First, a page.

|Photo of Gillian Sze by Sofia Bohdanowicz|
SUSAN GILLIS: How did you first come to poetry?
GILLIAN SZE: Probably by accident, chance, and good timing. I think much of what I do now originates from a number of things: nursery rhymes, wisdom spouted by my parents in Chinese idioms, the sound of flipping pages, the smell of winter in my backyard, good penmanship, letter-writing, journaling, and reading.
SG: Is it fair to think of your work in terms of appetite and persistence? What role do these play in your work?
GS: Appetite, for sure – and quite literally in my last book where there’s an intense focus on food and eating. More broadly, I think appetite and persistence is a productive way of thinking about art, poetry, and creation. The appetite to understand, to express, to communicate and the dogged persistence to get it right, and to get it out there in the world. I hope always to be hungry. Anne Carson said it best when she wrote: “I will do anything to avoid boredom. It is the task of a lifetime.”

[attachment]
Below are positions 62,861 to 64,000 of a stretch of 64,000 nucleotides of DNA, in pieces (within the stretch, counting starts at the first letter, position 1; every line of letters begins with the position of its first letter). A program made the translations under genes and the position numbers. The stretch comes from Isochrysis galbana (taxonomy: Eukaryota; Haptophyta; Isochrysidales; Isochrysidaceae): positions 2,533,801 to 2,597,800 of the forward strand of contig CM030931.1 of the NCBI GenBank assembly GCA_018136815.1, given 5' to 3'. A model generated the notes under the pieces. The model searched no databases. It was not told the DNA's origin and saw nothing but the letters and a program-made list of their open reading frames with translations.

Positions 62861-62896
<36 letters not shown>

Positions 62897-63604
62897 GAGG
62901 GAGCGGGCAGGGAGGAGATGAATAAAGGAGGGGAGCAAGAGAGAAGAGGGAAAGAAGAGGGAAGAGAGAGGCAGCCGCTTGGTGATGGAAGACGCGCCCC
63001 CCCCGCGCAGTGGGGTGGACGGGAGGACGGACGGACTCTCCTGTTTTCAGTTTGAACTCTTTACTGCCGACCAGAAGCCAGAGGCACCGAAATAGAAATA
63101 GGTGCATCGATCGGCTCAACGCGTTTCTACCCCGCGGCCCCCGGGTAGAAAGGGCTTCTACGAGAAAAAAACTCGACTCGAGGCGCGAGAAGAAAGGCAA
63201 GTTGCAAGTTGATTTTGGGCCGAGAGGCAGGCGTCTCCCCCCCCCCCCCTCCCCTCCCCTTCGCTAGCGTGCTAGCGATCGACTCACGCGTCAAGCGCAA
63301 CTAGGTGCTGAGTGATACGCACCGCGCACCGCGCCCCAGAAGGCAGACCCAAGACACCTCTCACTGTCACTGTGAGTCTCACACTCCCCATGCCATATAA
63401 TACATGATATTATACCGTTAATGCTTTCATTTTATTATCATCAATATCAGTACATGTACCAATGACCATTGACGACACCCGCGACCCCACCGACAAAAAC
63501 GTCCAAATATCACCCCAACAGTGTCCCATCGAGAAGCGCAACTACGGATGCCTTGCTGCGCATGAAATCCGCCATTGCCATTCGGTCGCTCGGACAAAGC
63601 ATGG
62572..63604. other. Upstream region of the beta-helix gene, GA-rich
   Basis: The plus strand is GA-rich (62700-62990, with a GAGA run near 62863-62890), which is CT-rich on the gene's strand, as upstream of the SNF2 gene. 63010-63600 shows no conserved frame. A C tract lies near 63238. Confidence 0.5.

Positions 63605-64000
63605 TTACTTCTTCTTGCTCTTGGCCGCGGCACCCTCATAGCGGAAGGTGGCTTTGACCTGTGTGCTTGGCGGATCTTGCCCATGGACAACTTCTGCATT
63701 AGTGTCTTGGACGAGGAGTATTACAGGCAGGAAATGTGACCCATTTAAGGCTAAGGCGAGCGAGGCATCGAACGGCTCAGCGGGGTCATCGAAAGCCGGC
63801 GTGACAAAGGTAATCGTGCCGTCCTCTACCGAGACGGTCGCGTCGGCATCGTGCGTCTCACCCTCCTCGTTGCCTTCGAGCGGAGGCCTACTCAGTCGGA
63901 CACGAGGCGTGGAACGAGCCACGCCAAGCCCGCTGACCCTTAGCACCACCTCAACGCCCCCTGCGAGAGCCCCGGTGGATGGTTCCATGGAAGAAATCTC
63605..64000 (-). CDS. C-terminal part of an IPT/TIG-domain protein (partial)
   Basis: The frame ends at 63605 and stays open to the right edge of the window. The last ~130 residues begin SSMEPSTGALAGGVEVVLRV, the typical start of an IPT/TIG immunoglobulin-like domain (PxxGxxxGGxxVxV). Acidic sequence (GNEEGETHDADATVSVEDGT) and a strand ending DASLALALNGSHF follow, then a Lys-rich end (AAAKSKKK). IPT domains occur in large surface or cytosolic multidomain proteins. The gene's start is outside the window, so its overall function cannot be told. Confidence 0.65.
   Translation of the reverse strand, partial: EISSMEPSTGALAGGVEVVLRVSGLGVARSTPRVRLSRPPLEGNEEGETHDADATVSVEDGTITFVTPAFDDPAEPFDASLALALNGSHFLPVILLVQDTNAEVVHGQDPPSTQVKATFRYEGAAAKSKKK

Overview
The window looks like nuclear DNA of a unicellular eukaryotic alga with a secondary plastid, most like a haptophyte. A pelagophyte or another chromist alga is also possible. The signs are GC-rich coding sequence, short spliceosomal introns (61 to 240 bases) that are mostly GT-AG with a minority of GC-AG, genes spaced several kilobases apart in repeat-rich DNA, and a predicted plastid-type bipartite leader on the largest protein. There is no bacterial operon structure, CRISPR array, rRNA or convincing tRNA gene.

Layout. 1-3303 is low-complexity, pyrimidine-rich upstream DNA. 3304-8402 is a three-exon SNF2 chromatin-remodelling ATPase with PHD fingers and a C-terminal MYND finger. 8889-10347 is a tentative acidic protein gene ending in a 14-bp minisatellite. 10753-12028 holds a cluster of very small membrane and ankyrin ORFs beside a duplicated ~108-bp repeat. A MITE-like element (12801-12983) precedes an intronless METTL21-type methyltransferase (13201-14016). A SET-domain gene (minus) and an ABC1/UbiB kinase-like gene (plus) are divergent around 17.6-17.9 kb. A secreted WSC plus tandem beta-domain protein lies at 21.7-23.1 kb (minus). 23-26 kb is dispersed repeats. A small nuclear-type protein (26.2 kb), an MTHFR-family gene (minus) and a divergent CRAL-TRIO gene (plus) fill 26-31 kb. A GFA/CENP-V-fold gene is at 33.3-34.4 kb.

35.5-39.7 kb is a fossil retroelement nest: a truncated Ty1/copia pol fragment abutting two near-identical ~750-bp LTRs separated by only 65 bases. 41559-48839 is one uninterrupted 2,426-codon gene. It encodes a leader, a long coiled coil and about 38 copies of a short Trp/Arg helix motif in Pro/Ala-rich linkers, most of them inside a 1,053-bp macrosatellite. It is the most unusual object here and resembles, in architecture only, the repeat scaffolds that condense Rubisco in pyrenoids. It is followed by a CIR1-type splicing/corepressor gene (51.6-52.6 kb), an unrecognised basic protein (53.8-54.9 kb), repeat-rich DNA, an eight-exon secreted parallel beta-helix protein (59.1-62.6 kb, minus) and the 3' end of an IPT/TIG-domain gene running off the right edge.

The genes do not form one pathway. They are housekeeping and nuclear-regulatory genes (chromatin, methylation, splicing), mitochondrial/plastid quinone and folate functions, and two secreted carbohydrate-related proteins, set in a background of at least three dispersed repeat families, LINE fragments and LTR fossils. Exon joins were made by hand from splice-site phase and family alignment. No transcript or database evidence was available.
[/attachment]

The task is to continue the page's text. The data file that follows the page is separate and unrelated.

GS: The changing season, particularly the light this time of year. Planting tulips. Exploring my new neighbourhood. Teaching my students the villanelle.